OFF AND RACING: Warrnambool Racing Club chief executive Peter Downs said the state government’s plan for horse training on beaches would require sacrifices but was a workable solution. Picture: Vicky HughsonWARRNAMBOOL Racing Club has welcomed a new plan to control the use of beaches for commercial horse training.
While numerous environmental groups and the South West Owners, Trainers andRiders Association (SWOTRA) have blasted the state government’s plan, WRCchief executive Peter Downs said it provided a workable solution to a difficult problem.
“We’re pleased enough with the outcome,” Mr Downs said.
“We had some requests that weren’t met but it’s also giving us a way to go forward and givinglocal trainers a bit of confidence in the short term …and (putting) a long-term plan in place to shore up training in the future.
“Therewere some areas where we wanted more horses and other areas we thought would be kept open during summer …(and) for three months there will be a limited amount of horses that will be able to access the beach. But it could have been no horses for three months, so it’s a good resolution.
“Obviously it was a very hard decision. You can never make everyone happy when they’re coming from polar opposites. An agreement has been made and people should be happy with that.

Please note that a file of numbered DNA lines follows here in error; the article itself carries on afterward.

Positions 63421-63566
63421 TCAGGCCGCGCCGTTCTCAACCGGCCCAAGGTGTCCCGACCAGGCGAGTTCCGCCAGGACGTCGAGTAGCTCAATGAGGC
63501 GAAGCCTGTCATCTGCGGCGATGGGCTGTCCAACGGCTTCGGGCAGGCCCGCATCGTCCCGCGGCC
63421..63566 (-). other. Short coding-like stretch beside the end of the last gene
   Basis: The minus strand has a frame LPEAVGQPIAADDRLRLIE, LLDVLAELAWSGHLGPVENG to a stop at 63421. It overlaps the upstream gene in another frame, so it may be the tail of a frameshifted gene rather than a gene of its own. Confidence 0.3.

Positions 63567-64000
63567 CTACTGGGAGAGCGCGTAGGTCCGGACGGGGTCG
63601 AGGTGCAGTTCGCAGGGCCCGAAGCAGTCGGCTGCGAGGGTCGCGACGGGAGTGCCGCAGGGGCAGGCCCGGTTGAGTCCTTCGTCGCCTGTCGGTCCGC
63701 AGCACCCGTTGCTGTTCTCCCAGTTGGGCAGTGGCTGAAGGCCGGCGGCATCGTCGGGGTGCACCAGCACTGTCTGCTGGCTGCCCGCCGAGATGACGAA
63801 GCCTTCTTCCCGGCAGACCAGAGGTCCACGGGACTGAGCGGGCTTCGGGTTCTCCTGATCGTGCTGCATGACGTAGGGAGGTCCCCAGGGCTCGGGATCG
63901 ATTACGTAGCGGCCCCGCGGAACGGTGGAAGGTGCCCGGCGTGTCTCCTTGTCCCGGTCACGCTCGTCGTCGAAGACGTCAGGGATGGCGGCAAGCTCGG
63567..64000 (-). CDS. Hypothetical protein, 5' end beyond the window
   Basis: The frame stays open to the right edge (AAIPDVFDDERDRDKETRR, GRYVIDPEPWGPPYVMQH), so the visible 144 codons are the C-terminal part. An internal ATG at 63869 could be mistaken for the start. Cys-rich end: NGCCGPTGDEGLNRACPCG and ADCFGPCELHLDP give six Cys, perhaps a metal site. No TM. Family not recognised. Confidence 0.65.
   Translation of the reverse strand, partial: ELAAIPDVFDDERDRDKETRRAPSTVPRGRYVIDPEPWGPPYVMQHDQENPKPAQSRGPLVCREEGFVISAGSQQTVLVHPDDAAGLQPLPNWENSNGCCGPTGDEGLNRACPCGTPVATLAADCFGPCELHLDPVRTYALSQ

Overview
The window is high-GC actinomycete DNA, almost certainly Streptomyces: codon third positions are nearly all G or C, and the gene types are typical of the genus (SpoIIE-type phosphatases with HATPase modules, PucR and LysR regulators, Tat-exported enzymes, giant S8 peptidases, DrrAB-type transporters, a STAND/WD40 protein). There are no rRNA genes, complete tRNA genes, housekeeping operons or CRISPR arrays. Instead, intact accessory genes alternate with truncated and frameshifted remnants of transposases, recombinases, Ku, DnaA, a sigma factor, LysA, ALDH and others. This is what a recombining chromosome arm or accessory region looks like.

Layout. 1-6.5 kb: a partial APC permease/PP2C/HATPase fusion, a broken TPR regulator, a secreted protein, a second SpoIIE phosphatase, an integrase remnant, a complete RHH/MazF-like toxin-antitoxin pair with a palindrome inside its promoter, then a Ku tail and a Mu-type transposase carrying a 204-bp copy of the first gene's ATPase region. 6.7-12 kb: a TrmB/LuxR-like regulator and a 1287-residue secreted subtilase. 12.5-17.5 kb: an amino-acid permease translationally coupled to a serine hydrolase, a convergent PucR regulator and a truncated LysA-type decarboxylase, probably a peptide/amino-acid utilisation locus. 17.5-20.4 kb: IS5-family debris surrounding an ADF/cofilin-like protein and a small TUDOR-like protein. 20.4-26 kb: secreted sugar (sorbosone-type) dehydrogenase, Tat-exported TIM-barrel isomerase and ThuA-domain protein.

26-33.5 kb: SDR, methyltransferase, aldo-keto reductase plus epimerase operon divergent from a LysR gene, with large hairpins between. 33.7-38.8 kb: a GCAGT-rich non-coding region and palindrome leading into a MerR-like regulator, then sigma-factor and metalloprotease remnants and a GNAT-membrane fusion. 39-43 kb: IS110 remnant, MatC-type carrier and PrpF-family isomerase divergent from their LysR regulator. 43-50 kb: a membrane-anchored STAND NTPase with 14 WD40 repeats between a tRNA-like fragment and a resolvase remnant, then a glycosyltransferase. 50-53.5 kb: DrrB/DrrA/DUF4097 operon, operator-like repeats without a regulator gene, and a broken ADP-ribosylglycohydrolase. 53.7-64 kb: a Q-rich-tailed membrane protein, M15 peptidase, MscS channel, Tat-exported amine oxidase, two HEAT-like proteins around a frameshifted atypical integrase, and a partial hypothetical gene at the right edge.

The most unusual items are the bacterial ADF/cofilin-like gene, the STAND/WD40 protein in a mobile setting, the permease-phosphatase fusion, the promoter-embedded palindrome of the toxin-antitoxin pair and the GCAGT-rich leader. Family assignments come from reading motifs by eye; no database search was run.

“The beaches can continue to be used by horses and the environmental and cultural factors (have been taken into consideration).”
The WRC has been put in charge of the state government’s proposed licensing system, but Mr Downs said it was too early to say how the licences would work.
“The onus is on us to make it fair and equitable,” he said.
“But the onus is on the trainers to do the right thing. There will be severe punishments in place.”
When asked if that meant the clubwould be in charge of policing the plan, Mr Downs said there was “a lot of information that we have to work out before we know howthe policing will work”.
He confirmed there would be a cost attached to licences, and that it was likely a “pro rata” system would be used that looked “at the horses as individuals, not the trainers”.
“There will have to be sacrifices and a common sense approach,” he said.
Mr Downs said the clubwould also continue to work with Warrnambool City Council on the suggestion of using a stretch of Crown land between Viaduct Road and the beach as a specialised horse training location.
“It’s a very good sand-based area … and it was used as a trotting area a number of years ago,” he said.“It would help reduce the number of horses on beaches.”
He said the club hoped Levys Point would be re-opened to horses once a cultural heritage management plan was completed.
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